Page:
So he returned to the starting point in Arras. He had just turned eighteen and had lived intensely in the last few years, although that was just the beginning. For the time being, with nothing to do, he devoted himself to frequenting female company, which brought him two things: on the one hand, more duels with angry boyfriends, husbands, and fathers, which landed him in Baudets again; on the other hand, marriage in 1794 to Anne Marie Louise Chevalier, forced because she had become pregnant. Anne was the daughter of a local potentate who intervened to save Vidocq from the guillotine, as he had been accused of helping some nobles to escape.

As can be deduced, they were in the last throes of the Terror unleashed two years earlier by the Jacobins during the French Revolution. Chevalier put his new son-in-law in charge of a grocer's shop, but when Vidocq found out that his wife was not only not pregnant but was cheating on him with an employee, he once again left for the army. Despite entering under a false name, Rousseau de Lille, he didn't last long and then chose to head to Brussels, then a refuge for people of ill repute. He turned to petty crime, but the police identified him as a deserter and he had to escape again.

In 1795, he joined the Armée Roulante, an irregular military unit where he rose to the rank of captain of hussars, which allowed him to charm a wealthy widow by posing as a persecuted noble. Although she discovered the deception just before they were to marry, she had grown so fond of him that she did not dismiss him without giving him a generous amount of money. Vidocq lived in Paris for a while with that money, but once he had squandered it on his dissolute lifestyle, he joined a caravan of gypsies following a woman he had fallen in love with, Francine Longuet. She was involved in simultaneous relationships with an officer, whom the hot-tempered young man obviously attacked, resulting in him spending three months in Tour Saint-Pierre, the prison in Lille.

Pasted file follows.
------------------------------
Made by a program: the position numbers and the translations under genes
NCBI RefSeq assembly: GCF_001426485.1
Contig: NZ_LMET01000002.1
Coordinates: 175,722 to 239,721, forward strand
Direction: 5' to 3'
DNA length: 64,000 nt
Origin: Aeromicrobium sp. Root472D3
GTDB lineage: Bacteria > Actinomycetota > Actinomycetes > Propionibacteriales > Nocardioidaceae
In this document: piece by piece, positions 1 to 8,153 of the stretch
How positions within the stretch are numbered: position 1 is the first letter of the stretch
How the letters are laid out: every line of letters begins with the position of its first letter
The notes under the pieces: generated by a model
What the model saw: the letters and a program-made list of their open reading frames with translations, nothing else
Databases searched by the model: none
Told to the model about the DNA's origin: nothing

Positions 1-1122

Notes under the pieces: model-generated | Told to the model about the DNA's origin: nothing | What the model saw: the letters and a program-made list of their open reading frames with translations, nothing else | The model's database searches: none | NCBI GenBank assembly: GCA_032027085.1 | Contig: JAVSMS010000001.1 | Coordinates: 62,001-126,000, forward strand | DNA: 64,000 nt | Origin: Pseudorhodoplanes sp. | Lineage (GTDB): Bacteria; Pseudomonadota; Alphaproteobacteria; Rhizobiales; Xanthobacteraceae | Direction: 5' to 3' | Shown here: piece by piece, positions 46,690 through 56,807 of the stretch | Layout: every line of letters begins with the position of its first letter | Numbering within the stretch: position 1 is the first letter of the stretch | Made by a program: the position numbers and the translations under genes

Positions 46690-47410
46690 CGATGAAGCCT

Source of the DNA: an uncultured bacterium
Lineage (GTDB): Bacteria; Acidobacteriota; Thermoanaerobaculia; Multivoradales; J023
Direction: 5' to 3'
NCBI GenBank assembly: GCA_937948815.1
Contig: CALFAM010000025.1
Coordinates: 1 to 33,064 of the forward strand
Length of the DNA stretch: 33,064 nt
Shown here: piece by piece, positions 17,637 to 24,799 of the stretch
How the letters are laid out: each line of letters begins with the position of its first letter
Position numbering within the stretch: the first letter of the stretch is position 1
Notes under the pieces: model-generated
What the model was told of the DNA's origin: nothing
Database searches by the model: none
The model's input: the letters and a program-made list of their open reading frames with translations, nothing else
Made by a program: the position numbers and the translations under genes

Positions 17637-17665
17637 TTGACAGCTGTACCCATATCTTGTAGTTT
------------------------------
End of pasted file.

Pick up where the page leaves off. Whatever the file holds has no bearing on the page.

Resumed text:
He made friends with several inmates there. One of them was released thanks to a pardon that turned out to be a forgery; since it had been made in Vidocq's cell, he was considered an accomplice and sentenced to eight years of hard labor, a sentence aggravated by several failed escape attempts with Francine's help and her denunciation that he had tried to kill her in a fit of rage. Although she later admitted that the wounds she showed were self-inflicted, the other charges proved decisive. But the intrepid character, destined for the galleys in Brest, managed to escape disguised as a sailor in 1798, while being transferred from the Bicêtre prison.

During the following two years, he was caught several times, always managing to escape in the most audacious ways: sometimes he would dress as a nun, other times he would join Dutch corsairs... In 1800 he returned to Arras, where he was hidden in his mother's house (his father had died). But he was not destined to lead a peaceful existence. Continuing that dynamic of escapes and arrests, he learned that he had been sentenced to death in absentia, so he had to remain a fugitive for several years, at the end of which he began to feel tired of that situation. In 1809, after another arrest, he decided to change and offered himself to the police as an informant at the Bicêtre prison.

Vidocq and the Brigade de Sûreté arresting bandits, according to a 19th-century engraving. Image: Wikimedia